Hi all, Tinamarie here...
It’s National Cook For Your Pets Day!
We got to thinking here at Tails of the City, and asked ourselves, "how feasible is it to cook for your pets in today’s fast paced world?" As we thought about this, we sat down and asked ourselves these 5 questions:
- Is it cost effective?
- Is it time efficient?
- Is it really healthier?
- Is it safe for all pets?
- Is it necessary?
We also asked our money monitor, Kristina Marie with Better Bookkeepers... but more on that later.
In an effort to answer the above questions, I experimented with the idea by researching a recipe, setting a budget, shopping, preparing and cooking for my dog, Farrah at home. Here is what I found...
I used the below recipe, however I did substitute the brown rice for sweet potatoes and/or yams because my Farrah has a grain allergy. The recipe ended up yielding about 12 cups, which is a good amount (it's almost a weeks worth of food if you're only cooking for 1!).
DIY Homemade Dog Food
- In a large saucepan of 3 cups water, cook rice according to package instructions; set aside.
- Heat olive oil in a large stockpot or Dutch oven over medium heat. Add ground turkey and cook until browned, about 3-5 minutes, making sure to crumble the turkey as it cooks.
- Stir in spinach, carrots, zucchini, peas and brown rice until the spinach has wilted and the mixture is heated through, about 3-5 minutes.
- Let cool completely.
1 1/2 cups brown rice*
1 tablespoon olive oil
3 pounds ground turkey
3 cups baby spinach, chopped
2 carrots, shredded
1 zucchini, shredded
1/2 cup peas, canned or frozen
If you'd like to see the full recipe, click here.
While doing some research for the recipe, I stumbled upon an article to help calculate dog food portions. According to this formula, and based on my dog's weight, Farrah should be getting 13 ounces per day. As mentioned above, the recipe yielded about 12 cups so I ended up with about 7.5 portions of food at a cost of $8.14 in ingredients. Overall it took me about an hour to prepare, cook and portion out the food into baggies which I then placed into the freezer after dating and labeling them. Overall, it came out to be about $.60 a serving. Not bad!
Once all said and done, I gave the pup a taste and she loved it!
MY PRO TIP: Shop at a local discount grocer for more savings.
A little more food for thought...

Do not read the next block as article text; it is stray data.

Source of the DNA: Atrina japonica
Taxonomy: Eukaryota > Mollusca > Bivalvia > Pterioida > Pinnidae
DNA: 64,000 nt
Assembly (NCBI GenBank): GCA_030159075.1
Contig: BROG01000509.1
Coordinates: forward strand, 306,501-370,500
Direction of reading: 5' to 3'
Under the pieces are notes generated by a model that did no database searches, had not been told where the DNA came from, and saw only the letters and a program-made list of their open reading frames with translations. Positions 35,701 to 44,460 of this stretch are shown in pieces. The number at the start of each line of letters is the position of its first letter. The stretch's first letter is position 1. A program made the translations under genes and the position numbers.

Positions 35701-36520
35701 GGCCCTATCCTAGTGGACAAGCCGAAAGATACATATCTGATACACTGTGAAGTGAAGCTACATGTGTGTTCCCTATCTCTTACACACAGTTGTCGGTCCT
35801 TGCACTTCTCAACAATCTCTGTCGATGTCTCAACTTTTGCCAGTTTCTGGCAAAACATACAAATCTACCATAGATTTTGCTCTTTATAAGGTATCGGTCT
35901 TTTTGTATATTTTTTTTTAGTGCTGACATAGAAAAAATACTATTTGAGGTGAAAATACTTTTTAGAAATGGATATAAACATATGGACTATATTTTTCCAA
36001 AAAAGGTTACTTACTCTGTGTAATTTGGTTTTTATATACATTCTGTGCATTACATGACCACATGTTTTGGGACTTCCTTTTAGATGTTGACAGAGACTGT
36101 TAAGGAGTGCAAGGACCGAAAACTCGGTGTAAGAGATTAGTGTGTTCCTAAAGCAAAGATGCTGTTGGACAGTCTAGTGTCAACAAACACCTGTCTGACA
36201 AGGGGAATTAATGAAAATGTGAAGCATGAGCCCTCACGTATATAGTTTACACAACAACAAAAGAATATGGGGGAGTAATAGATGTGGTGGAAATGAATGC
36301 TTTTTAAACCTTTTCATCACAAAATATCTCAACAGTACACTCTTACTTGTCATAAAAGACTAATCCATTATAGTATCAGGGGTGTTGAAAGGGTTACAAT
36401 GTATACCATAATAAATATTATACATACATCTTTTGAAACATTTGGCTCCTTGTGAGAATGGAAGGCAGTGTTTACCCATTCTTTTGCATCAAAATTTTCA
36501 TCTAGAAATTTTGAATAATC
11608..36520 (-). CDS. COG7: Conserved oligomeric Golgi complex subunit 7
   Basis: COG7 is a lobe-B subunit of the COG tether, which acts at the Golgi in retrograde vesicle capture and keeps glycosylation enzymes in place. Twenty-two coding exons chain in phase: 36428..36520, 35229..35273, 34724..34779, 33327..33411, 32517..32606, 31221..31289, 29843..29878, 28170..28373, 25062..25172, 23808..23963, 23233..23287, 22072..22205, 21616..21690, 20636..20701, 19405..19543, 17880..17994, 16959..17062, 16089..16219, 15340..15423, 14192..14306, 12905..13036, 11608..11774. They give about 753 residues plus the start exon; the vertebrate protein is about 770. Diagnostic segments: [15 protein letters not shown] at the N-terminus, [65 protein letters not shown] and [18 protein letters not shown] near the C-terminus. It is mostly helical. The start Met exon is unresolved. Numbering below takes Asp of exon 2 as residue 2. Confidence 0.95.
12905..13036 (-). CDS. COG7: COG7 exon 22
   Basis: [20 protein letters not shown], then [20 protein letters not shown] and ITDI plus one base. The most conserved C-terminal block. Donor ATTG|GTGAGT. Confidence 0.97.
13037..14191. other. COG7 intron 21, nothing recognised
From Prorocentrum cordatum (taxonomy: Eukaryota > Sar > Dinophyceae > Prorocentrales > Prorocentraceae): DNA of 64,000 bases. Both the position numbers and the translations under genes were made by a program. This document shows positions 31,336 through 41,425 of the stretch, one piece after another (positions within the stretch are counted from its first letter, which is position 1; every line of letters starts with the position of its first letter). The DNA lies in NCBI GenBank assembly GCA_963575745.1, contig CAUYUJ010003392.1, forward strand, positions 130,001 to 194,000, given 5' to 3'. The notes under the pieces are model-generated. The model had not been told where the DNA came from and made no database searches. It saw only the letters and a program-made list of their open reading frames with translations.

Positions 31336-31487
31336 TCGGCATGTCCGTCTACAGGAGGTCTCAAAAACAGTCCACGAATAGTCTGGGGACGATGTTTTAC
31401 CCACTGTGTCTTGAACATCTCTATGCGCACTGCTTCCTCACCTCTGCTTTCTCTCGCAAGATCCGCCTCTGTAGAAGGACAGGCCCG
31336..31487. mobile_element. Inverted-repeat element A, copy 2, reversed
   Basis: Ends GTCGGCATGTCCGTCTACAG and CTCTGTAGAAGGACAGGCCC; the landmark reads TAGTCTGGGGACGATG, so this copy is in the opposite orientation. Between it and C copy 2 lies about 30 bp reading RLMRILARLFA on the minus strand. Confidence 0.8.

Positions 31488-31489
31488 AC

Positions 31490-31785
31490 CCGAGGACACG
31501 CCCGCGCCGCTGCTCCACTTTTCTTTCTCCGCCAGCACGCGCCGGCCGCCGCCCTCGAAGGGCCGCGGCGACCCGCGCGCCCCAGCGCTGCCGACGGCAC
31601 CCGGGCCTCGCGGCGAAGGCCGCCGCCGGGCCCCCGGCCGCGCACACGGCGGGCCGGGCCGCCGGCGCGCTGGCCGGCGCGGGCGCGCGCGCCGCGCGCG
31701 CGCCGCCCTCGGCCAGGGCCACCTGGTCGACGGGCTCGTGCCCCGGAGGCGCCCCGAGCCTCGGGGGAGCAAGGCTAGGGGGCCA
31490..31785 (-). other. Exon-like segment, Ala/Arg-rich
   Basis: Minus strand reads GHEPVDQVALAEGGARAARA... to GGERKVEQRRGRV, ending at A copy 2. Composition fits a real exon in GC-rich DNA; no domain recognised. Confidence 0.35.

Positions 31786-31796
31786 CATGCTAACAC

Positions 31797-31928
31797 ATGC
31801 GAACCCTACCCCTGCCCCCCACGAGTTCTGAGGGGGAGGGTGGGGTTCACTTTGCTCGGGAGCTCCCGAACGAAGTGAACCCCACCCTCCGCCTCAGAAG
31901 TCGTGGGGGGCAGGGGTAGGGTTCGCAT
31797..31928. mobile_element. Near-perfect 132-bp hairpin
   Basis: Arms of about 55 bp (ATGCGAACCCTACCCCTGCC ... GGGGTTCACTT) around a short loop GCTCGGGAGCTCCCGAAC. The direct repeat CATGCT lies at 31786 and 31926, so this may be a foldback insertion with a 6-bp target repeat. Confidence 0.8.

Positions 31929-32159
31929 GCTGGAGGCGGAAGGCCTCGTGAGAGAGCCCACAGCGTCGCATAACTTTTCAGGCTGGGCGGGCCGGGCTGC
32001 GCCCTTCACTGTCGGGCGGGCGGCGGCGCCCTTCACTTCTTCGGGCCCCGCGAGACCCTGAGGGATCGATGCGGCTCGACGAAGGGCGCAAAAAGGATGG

Our money monitor, Kristina Marie at Better Bookkeepers also weighed in on this fun experiment to help answer our questions. Her feedback helps provide further insight on this topic before you decide to cook for your pet, or not...
Is it cost effective?
For our clients who love their furry friends, the average cost they experience per month for dog food can be up to a whopping $60 a month. However, as we know—fresh ingredients like chicken, vegetables, and other whole foods you would use to meal prep for your pup would equate to more than that $60…More like $160 for $40 of meat and veggies per week. That can get pricey.
Is it time efficient?
Meal prep involves more than just cooking the meals—research, shopping lists, trips to the market, standing in line, elderly grocery store clerks who scan at a glacial pace—if you were to use a stopwatch and track how much time it would actually take to feed your pup these carefully crafted meals, you might be surprised, but there’s a BIG BUT here. If this activity brings you joy and you truly love caring for your pup in this way, you should feel no shame in spending that large amount of time it would take to do it. If it’s important to you, go for it.
Is it really healthier?
Undoubtedly, there’s no question that meal prepping with fresh and whole ingredients for your dog is much healthier than pouring them a scoop from a bag of processed food. Please note: again, your research here is key. Things like onions, leeks, chives and avocados can be toxic for your pup among other unassuming items so in order to truly improve your dog’s health with meal prep, research is of the utmost importance!
Is it safe for all pets?
All dietary changes for your dog should be approved by their regular vet. Predispositions of your dog’s unique health or breed can play huge factors on what foods are safe for your pet and which can cause major problems.
Is it necessary?
This is a question that’s answer is truly up to you: the dog parent. A dog is a consistent part of you and your family’s life. What works for one family, may not work for yours. Refrain from comparing yourself to another pup mom or dad and decide what is uniquely best for your furry friend and you.
Whether you decide cooking for your pets is right for you or not, you now know what your options are for a healthier pet diet.
Want your pet to try what I cooked up? Stop by the salon for a sample, available now until 11/04.